• Goals paint a clear picture of the future with specific steps to get there.
  • Those with apostolic vision, who start moving forward, lead.
  • We live in a boom and bust culture. When there is a visionary leader we boom, when they leave, we bust unless we have trained a successor!
  • Transition to new vision while the present vision still has life.
  • You can’t wait for the late adopters before implementing the vision but you communicate with all the enthusiasm you can muster.

Structural leadership: lead by establishing a clear framework

  • Don’t get into either/or thinking, look for the 3rd, 4th and 5th
  • If people are willing to take responsibility without authority, it’s usually safe to give them some authority as well.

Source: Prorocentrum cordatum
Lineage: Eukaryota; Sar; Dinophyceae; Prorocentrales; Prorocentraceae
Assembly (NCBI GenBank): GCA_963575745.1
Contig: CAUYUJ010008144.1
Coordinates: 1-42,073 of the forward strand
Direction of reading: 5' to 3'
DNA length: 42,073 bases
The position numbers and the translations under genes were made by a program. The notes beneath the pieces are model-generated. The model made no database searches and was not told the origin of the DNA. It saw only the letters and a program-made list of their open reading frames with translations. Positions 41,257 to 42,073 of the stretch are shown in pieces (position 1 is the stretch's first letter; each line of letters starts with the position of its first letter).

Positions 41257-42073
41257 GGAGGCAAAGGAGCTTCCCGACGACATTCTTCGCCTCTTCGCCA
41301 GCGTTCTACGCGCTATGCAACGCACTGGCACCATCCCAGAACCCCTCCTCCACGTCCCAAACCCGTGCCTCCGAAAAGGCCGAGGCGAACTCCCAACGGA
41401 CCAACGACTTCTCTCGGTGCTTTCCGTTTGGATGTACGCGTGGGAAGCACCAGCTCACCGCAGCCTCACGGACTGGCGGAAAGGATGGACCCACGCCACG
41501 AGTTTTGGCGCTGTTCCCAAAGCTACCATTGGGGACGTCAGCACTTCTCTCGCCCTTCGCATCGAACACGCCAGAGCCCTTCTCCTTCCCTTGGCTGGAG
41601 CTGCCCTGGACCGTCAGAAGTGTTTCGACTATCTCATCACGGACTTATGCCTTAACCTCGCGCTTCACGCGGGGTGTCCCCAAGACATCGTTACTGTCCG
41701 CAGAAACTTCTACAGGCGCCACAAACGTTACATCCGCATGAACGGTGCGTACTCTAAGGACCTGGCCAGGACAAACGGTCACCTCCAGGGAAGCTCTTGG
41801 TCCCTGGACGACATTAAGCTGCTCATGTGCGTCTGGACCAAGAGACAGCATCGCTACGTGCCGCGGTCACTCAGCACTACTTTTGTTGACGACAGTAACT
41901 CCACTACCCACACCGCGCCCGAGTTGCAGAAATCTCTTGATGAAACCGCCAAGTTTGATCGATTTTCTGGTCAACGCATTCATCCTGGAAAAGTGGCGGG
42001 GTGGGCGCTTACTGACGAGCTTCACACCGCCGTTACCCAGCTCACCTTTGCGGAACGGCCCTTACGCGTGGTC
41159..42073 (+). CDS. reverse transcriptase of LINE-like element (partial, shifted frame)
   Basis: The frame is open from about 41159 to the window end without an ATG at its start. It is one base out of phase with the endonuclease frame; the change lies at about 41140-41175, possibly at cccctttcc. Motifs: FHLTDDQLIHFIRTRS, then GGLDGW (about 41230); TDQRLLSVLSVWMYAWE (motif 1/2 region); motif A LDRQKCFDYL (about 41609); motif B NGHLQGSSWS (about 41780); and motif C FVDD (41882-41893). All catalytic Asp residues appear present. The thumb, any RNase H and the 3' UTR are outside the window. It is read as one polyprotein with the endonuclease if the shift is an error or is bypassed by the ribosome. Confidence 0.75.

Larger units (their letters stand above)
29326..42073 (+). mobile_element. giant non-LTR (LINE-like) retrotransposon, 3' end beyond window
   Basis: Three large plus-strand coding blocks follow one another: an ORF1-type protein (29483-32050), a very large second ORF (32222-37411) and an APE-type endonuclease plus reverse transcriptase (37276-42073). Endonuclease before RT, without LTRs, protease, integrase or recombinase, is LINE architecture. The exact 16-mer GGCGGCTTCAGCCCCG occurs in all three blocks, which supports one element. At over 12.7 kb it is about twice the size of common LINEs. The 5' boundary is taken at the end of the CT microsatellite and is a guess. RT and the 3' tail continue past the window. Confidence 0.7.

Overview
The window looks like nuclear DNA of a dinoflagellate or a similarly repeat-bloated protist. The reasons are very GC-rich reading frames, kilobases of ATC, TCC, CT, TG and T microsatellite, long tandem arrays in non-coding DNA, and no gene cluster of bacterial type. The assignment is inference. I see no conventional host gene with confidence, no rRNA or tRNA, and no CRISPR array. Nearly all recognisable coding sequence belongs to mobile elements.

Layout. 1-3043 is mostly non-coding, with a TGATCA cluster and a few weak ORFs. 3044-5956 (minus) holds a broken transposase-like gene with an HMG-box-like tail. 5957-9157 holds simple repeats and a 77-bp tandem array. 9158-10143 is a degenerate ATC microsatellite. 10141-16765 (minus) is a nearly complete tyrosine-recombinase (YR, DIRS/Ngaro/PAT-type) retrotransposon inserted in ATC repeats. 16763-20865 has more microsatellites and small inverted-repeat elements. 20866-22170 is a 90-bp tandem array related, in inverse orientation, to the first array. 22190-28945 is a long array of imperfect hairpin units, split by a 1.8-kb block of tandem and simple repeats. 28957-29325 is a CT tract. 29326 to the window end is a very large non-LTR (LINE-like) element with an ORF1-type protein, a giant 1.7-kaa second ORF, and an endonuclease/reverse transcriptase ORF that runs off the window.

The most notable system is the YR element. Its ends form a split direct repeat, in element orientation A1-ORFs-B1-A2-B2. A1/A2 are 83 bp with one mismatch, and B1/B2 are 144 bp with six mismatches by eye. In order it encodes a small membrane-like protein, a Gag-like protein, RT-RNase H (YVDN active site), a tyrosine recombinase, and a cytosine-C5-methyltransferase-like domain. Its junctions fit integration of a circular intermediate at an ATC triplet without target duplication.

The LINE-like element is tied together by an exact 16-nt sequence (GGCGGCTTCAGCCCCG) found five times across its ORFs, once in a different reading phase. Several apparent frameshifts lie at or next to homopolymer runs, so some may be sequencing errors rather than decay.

• When you delegate a task or role, give responsibility along with the authority needed but remember it’s easier to expand authority than limit it.
  • Never replace discipleship with rules. When communities are run by policies and procedures they are breathing their last breath.
  • Serve people with as much information as needed and as quickly and well organised as possible.
  • Every role (without development) has an expiry date (usually not much more than 10 years).

Sensorial leadership: lead by creating an environment

  • We remember a growing percentage of what we hear, of what we see and of what we do or experience, so let’s maximise the memory of our audience by serving them with their best environment for learning.
  • How people learn and grow should affect how we teach and lead.
  • If a picture is worth a thousand words why don’t we use more?
  • Before speaking for an hour, think how your audience can participate, that will make your time with them memorable.
  • One idea simply stated, clearly illustrated, visually stimulated, physically demonstrated and spiritually activated.
  • People may not remember what you said or did but they will remember how you made them feel.

Until next month